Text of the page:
China To Test Fuel Cell Bus in Late 2005

October 25, 2004 by Jeff Shepard

China has announced plans to test its first fuel cell bus on the streets of Beijing late next year, said a professor of Tsinghua University in charge of the project. Ouyang Minggao, a professor at Tsinghua University in Beijing, and the director of China's National Laboratory of Automotive Safety and Energy, believes China has an edge, given its cheap and abundant research labor pool.

"Now the development of fuel cell technology is still labor-intensive, and Western high-tech labor still has a very high price. But we have the advantage of very low labor costs," stated Ouyang. "I think in three to five years, we will have a large-scale diesel market in China. Of course, this depends on the government's energy policy. If the fuel tax is implemented, diesel car sales will go up very quickly. I think it will be implemented very soon."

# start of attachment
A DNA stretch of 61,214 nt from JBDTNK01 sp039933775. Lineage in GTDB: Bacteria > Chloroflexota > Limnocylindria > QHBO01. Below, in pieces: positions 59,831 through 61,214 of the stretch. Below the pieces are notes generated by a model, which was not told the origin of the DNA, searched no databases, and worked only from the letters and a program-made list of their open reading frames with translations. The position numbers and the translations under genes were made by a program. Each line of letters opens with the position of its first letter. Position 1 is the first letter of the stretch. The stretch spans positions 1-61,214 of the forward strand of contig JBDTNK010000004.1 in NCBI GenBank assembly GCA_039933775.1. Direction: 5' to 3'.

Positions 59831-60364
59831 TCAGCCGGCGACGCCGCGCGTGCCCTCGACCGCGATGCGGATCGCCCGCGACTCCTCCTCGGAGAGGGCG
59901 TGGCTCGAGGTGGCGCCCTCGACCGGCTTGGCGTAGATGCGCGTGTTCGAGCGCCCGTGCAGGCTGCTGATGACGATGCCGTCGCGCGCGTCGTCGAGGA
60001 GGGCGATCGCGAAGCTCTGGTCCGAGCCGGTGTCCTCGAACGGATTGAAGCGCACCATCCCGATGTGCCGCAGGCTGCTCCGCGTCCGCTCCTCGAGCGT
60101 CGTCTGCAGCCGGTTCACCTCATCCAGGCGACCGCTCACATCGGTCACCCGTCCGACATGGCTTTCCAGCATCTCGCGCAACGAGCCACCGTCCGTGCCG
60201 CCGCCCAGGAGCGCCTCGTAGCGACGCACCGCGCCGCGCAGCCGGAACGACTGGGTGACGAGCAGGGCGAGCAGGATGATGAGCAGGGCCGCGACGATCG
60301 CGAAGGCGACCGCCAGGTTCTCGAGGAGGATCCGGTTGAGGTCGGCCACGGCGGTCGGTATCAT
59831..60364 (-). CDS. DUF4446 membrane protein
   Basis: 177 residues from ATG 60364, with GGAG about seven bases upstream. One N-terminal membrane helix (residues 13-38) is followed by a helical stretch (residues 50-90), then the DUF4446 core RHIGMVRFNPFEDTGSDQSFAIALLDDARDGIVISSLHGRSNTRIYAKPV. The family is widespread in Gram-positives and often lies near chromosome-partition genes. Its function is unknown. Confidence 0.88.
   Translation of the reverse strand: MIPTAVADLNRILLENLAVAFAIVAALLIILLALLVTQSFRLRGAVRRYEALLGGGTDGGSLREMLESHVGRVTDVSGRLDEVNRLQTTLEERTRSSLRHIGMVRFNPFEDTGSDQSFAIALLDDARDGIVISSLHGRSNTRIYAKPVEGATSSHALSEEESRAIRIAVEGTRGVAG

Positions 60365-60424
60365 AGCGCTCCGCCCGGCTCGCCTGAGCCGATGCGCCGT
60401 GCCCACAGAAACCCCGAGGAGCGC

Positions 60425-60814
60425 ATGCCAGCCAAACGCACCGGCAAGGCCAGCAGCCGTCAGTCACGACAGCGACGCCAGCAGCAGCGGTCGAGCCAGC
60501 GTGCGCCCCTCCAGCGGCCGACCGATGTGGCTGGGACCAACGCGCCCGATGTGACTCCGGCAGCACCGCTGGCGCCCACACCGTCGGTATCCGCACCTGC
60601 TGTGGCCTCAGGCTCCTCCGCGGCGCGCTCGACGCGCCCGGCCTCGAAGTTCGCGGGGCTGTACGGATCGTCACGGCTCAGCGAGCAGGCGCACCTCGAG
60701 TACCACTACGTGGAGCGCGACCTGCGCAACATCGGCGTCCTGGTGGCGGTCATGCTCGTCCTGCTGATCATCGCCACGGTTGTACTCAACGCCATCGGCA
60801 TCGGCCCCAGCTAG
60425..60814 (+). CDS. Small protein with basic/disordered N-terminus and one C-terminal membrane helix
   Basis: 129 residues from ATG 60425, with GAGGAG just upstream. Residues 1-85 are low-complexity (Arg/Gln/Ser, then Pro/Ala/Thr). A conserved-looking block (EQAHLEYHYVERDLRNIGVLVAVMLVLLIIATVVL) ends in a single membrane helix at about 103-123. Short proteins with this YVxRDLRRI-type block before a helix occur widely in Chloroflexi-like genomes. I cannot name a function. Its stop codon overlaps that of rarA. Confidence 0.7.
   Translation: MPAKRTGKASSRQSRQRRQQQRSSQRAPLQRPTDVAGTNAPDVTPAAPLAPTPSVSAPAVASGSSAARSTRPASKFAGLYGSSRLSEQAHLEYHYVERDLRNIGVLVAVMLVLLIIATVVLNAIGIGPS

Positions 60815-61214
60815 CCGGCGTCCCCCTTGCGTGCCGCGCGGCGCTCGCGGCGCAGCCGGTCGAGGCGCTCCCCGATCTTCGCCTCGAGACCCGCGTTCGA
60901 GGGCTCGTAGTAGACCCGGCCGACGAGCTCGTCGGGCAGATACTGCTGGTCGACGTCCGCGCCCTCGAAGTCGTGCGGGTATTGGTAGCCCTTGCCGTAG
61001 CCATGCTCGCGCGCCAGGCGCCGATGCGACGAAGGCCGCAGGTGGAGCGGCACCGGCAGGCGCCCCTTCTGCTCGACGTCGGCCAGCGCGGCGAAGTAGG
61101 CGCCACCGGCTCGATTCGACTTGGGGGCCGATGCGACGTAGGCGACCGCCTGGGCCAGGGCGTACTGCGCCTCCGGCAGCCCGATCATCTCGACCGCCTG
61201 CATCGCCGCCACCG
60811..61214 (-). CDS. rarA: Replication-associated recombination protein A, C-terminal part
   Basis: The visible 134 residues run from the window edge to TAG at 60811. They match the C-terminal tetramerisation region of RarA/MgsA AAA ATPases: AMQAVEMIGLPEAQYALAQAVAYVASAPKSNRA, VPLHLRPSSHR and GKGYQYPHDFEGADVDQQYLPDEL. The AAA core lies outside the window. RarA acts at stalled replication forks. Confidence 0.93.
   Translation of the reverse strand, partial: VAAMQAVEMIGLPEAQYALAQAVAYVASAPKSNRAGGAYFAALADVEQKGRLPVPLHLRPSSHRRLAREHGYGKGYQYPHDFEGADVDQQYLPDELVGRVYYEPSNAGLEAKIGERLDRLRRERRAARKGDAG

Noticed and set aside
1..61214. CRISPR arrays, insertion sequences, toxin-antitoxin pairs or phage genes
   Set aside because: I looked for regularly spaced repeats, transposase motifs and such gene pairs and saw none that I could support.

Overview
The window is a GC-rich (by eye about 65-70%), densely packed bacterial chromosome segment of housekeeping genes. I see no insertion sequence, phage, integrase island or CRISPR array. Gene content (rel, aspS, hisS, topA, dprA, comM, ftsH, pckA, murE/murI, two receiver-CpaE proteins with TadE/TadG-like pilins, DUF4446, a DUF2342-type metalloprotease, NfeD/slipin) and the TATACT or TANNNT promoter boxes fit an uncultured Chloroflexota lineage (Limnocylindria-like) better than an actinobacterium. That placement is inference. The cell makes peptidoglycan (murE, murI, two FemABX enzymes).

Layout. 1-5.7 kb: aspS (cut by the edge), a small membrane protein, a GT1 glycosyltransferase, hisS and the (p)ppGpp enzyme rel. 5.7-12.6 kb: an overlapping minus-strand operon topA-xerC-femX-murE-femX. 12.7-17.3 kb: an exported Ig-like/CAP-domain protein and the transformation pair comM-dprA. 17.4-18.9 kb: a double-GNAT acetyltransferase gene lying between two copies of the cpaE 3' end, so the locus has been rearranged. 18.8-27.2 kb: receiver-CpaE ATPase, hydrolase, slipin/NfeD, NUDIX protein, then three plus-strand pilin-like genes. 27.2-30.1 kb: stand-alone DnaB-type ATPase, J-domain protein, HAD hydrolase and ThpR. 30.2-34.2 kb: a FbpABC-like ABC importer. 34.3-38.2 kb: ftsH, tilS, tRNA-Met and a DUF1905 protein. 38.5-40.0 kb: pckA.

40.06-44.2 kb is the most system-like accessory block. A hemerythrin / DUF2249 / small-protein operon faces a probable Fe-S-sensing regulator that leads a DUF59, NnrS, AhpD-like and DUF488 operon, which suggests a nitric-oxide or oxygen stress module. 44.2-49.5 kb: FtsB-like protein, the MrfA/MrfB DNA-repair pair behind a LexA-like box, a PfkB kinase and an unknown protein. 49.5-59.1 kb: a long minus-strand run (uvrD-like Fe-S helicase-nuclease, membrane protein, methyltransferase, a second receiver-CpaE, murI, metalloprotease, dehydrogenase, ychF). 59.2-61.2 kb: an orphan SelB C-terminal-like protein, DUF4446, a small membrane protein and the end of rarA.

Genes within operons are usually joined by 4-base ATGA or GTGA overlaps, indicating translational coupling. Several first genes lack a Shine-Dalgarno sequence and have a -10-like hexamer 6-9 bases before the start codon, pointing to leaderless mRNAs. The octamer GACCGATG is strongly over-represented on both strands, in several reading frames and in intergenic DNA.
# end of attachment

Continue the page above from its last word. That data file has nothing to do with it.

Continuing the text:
Ouyang reported that China can now produce prototype fuel cells at about half the cost of those made in "foreign countries," and the cost could go as low as one-eighth. Ouyang also stated that China is also able to mass-produce cheaper buses. In China, a regular bus costs between $30,000 and $50,000. In comparison, the cost could run up to 10 times that amount in the US.

Should the road trials for China-made fuel cell buses go smoothly next year, Ouyang said that he expects the buses could become commercially viable by 2010. However, he doesn't see commercial fuel cell cars being available until 2020 at the earliest, because more research and preparation for commercial readiness is required, such as setting up refueling stations.